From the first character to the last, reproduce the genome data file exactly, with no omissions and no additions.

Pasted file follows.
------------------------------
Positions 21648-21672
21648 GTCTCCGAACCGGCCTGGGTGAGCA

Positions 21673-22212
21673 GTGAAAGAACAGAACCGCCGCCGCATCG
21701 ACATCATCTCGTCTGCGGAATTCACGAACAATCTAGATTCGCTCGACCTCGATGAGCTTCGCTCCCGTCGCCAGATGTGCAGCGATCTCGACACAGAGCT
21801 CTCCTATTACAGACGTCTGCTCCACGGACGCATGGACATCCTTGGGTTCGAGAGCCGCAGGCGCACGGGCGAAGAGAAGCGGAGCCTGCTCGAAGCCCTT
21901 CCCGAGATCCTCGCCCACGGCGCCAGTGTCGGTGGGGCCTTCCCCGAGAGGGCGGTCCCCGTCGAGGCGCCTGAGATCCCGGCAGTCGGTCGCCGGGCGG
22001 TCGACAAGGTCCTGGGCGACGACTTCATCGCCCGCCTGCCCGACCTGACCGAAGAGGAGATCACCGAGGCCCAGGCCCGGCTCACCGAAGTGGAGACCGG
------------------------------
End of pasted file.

Positions 21648-21672
21648 GTCTCCGAACCGGCCTGGGTGAGCA

Positions 21673-22212
21673 GTGAAAGAACAGAACCGCCGCCGCATCG
21701 ACATCATCTCGTCTGCGGAATTCACGAACAATCTAGATTCGCTCGACCTCGATGAGCTTCGCTCCCGTCGCCAGATGTGCAGCGATCTCGACACAGAGCT
21801 CTCCTATTACAGACGTCTGCTCCACGGACGCATGGACATCCTTGGGTTCGAGAGCCGCAGGCGCACGGGCGAAGAGAAGCGGAGCCTGCTCGAAGCCCTT
21901 CCCGAGATCCTCGCCCACGGCGCCAGTGTCGGTGGGGCCTTCCCCGAGAGGGCGGTCCCCGTCGAGGCGCCTGAGATCCCGGCAGTCGGTCGCCGGGCGG
22001 TCGACAAGGTCCTGGGCGACGACTTCATCGCCCGCCTGCCCGACCTGACCGAAGAGGAGATCACCGAGGCCCAGGCCCGGCTCACCGAAGTGGAGACCGG